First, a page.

Storm Barra: Extremely dangerous DOUBLE BOMB CYCLONE explodes over Ireland and UK triggering widespread power outages, giant waves and 80mph winds

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Double BOMB CYCLONE Storm Barra treiggers chaos in Ireland and UK on December 6-7 2021. Picture via Twitter

What started as a small disturbance in the Atlantic Ocean has explosively developed as a ‘weather bomb’ into Storm Barra, bringing strong winds, heavy rain and snow to Northern Ireland, with a yellow weather warning in place until 09:00 GMT on Wednesday.

In the case of Storm Barra the fall between midday on Monday and midday on Tuesday went from  around 1010mb to 957mb (53mb), more than twice the threshold to meet the criteria for explosive cyclogenesis (24mb drop in 24 hours). A DOUBLE BOMBOGENESIS!

The approaching storm has resulted in the highest level of wind warning, red, for the counties of Cork, Kerry and Clare with gusts expected in excess of 130km/h. The warning for Cork and Kerry will be in effect from 6am to 9pm on Tuesday. The alert in Co Clare will be valid from 4pm on Tuesday until 1am on Wednesday.

This is a very rapid deepening of that system,” explained Met Éireann forecaster Aoife Kealy.

The low pressure weather system gets caught up in the jet stream, the movement of air high up in the atmosphere. That suction of air reduces the weight and causes the atmospheric pressure to fall at sea level.

When the pressure falls at sea level like that, the system starts to suck in all the air around it which makes the air spin faster. It’s like an ice skater who, when they draw their arms in, spins faster and faster.

That is why really strong winds can be found around a system which has deepened rapidly.

Meanwhile, historic cold spell in Scandinavia:

Up to 59,000 homes and businesses in Ireland have been left without power as Storm Barra made landfall, with winds predicted to reach 80mph as it crosses east throughout the day. It is understood this number has increased from 25,000 to 59,000 within an hour.

Heavy rain and sleet was expected on Tuesday as Barra continued its path from the Atlantic. Snow was already falling in the north-west of the country.

The national weather service, Met Éireann, said the storm, which was likely to reach the UK within hours, could pose a danger to life over the next two days.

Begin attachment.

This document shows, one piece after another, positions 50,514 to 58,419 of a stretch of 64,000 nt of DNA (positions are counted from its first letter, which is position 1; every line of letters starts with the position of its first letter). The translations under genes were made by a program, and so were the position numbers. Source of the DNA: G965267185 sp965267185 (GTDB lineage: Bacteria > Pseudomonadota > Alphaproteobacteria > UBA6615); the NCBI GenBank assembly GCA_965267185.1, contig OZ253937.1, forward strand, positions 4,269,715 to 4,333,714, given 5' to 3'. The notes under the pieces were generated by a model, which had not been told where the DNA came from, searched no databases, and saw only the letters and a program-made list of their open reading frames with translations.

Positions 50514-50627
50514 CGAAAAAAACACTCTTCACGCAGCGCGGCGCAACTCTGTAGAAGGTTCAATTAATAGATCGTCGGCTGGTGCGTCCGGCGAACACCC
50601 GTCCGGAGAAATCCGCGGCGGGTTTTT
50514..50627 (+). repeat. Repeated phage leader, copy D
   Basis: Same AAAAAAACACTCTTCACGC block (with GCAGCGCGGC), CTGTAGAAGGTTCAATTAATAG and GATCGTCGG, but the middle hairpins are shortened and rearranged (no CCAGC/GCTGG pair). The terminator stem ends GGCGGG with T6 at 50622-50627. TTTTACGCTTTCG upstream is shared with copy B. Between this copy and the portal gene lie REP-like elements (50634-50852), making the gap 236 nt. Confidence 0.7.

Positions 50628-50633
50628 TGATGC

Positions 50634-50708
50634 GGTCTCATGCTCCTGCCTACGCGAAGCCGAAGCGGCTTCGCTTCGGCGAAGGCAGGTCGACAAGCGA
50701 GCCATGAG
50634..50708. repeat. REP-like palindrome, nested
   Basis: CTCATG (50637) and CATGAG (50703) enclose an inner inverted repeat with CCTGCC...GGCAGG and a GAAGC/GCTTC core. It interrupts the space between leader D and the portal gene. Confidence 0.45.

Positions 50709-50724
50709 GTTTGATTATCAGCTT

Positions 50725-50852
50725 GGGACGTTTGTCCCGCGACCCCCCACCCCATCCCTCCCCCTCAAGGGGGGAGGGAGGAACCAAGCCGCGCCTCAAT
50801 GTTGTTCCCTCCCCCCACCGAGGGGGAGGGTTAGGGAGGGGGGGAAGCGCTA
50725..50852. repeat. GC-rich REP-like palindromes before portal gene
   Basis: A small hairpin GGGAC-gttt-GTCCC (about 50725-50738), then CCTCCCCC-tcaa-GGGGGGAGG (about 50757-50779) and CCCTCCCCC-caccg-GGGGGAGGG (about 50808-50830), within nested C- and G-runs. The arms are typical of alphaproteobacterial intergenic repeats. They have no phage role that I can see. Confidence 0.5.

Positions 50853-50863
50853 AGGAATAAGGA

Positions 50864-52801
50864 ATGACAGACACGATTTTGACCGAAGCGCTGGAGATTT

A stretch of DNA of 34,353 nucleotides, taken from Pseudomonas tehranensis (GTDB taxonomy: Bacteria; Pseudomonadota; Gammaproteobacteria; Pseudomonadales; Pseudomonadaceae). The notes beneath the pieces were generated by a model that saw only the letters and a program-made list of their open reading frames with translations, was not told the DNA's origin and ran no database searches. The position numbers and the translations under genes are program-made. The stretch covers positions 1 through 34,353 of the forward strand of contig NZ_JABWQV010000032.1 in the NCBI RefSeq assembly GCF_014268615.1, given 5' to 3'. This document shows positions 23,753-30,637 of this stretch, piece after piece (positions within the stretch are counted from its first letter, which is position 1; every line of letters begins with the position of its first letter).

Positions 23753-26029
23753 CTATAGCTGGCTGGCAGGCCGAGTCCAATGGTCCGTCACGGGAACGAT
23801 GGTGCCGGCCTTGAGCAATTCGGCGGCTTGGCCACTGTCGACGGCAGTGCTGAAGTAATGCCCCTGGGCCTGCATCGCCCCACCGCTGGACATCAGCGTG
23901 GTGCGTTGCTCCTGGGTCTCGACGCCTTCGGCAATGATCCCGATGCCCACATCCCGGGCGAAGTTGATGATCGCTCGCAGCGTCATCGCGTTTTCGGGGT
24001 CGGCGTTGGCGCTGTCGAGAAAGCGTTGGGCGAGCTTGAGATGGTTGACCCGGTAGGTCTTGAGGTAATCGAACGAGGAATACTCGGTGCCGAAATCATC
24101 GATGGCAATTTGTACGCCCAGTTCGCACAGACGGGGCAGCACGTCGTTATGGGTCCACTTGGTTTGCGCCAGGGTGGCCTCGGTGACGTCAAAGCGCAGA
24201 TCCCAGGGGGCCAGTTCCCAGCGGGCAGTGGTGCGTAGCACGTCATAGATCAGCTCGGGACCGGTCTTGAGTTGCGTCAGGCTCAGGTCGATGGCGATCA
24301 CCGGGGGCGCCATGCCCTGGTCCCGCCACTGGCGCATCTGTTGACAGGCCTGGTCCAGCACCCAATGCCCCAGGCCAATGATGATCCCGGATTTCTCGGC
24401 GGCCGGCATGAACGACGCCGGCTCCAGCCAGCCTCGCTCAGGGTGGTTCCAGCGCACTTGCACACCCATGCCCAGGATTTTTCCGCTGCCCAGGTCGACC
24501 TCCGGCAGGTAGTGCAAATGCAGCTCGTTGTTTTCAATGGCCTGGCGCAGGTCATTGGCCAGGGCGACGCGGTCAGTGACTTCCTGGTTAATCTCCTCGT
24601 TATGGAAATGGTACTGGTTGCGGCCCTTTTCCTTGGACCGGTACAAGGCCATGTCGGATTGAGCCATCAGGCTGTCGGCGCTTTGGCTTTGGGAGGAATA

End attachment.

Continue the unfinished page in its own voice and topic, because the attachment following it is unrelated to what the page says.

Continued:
The UK was also braced for 80mph winds and heavy showers when Barra makes landfall, less than two weeks after Storm Arwen caused significant damage to parts of the country.

Power cuts were reported in Cork, Kerry, Dublin and Limerick and people in three counties on the west coast advised to remain indoors.

Flooding in Cork and Kerry rendered several roads unpassable because of water or fallen trees.

The storm coincided with high tide in Cork city, with flood waters flowing across South Mall from riverside quays in Morrison’s Island.

A rare red weather alert was in place counties Cork, Kerry and Clare, and orange wind warnings were issued for Limerick, Waterford, Galway, Mayo, Wexford, Dublin, Louth, Wicklow and Meath.

Also big waves are at the rendez-vous! Imagine now the giant waves off the coast (up to 14 meters in forecast!)

Maybe something like that?

Schools in 12 counties subject to red and orange warnings were advised to close, while Aer Lingus cancelled all flights in and out of Cork with some services disrupted in Dublin.

In the UK, the Environment Agency issued three flood warnings for England’s south coast, as well as 35 flood alerts.

Yellow snow warnings were in place in northern England and Scotland, with blizzards and snowfall of up to 20cm causing treacherous conditions on roads at higher altitudes, the Met Office said.

The Met Office meteorologist Aidan McGivern said Storm Barra’s gusts and impact would be “a notch down” compared with Arwen, which led to widespread power cuts on 26 November, some of which had not yet been restored.Heavy rain was forecast in Northern Ireland and the south-west of the UK with drifting snow and blizzards turning heavy across northern hills.

On Monday, while about 1,600 households in the north-east of the UK were still without electricity almost two weeks after Storm Arwen struck, Boris Johnson said he had spoken to the chief executive of Northern Powergrid and had been “assured [customers] would be reconnected tomorrow at the latest”.

That evening the electricity supplier said it had reduced the number of homes and businesses affected to 700.

Ice was forecast overnight in parts of the UK before Barra’s arrival and the Met Office issued a yellow warning for potentially hazardous driving conditions in western Scotland and north-west England. [Irish Times, The Guardian, BBC]

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1 Comment

  1. It was certainly raining very heavily today, here on the west coast of southern England. I went for a walk and got a bit wet. But there are no warnings of anything “extremely dangerous”, at least not for the UK. The forecast is for strong winds and “small” chances of damage or travel disruption. For Ireland, however, it may be a lot worse.

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